Delivery Urged at 36 Weeks With Placenta Previa


SAN FRANCISCO — To optimize maternal and neonatal outcomes in pregnancies complicated by placenta previa, administer antenatal steroids at 35 weeks' and 5 days' gestation, and follow with delivery at 36 weeks, Dr. Marya Zlatnik said at the annual meeting of the Society for Maternal-Fetal Medicine.

She and her associates conducted a decision analysis modeling study to weigh the risks to mothers and babies at various times of delivery in the setting of placenta previa. In general, earlier deliveries would benefit mothers by minimizing the risk of bleeding, but later deliveries allow fetuses to increase gestational age and avoid potential complications of preterm births.

A typical recommendation used in clinical practice calls for amniocentesis to check for fetal lung maturity followed by delivery at 26–37 weeks' gestation, yet there are no randomized controlled trial data to support that, noted Dr. Zlatnik, of the University of California, San Francisco. A randomized study would need 10,000 women in each arm and is unlikely to be conducted.

The present study compared total maternal and neonatal quality-adjusted life years after delivery at gestational ages ranging from 34 to 38 weeks.

The model looked at four delivery strategies. The first entailed amniocentesis for fetal lung maturity, with expectant management if results were negative. The second scenario used amniocentesis for lung maturity plus administration of antenatal steroids if results were negative, followed by delivery in 48 hours. The third strategy involved giving steroids to all women followed by delivery in 48 hours. The fourth option skipped amniocentesis and steroids and called for immediate delivery at the gestational age being studied.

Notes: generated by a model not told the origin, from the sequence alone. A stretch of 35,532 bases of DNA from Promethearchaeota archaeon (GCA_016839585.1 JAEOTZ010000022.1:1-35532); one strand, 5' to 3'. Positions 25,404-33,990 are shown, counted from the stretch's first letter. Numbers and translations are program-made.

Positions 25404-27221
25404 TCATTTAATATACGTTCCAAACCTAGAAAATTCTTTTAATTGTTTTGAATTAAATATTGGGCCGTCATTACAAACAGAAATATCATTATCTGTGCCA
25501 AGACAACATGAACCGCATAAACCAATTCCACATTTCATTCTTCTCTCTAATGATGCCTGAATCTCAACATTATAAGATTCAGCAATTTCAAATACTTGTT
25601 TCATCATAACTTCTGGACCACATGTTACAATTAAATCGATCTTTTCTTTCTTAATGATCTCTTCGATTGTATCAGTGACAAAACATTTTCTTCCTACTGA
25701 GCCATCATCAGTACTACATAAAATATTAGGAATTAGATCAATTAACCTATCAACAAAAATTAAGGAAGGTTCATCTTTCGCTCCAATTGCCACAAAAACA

The investigators assumed a risk of emergent bleeding ranging from 5% at 35 weeks to 29% at 38 weeks, and a risk for hysterectomy ranging from 2% with scheduled deliveries to 6% for delivery after emergent bleeding.

Total quality-adjusted life years peaked for women with delivery at 36 weeks with or without use of steroids. Adding antenatal steroids improved fetal outcomes. The modeling did not incorporate potential long-term effects from use of steroids.

“For situations in which administration of steroids at term is considered unsafe, or steroids were administered early in pregnancy, delivery at 36 weeks” without further steroids was the best option, she said.

The results remained the same unless the risk for maternal bleeding was more than four times higher than estimates used, or the risk for adverse neonatal outcomes (respiratory distress syndrome or cerebral palsy) were more than 160% of estimates used.

The modeling did not control for the effects of diabetes, which could affect the conclusions, Dr. Zlatnik said. She hoped to stratify maternal risks for women with a history of bleeding in a future analysis.

For every 100,000 women with placenta previa delivered at 36 weeks under the current study's modeling, 15,040 would have emergent bleeds, 2,225 would have hysterectomies, and 31 would die. For neonates, 3,290 would have respiratory distress syndrome. “Most of the strategies achieved fairly similar results, with the absolute differences being minimal, especially between the 36-week options, so there is some room for obstetric practices to determine the optimal time for delivery for each patient,” she said.

Decision analysis study techniques are useful but simplify the clinical situation, and some data on probabilities of risk come from small sample sizes, Dr. Zlatnik commented. Choosing strategies that maximize quality-adjusted life years may not coincide with individual preferences, she added.

Approximately 3 per 1,000 pregnant women with singletons have placenta previa at term, with higher risk levels in some subgroups. Placenta previa caused 7% of maternal deaths between 1979 and 2002, Dr. Zlatnik said.

Placenta previa is known to have caused 7% of maternal deaths between 1979 and 2002. DR. ZLATNIK

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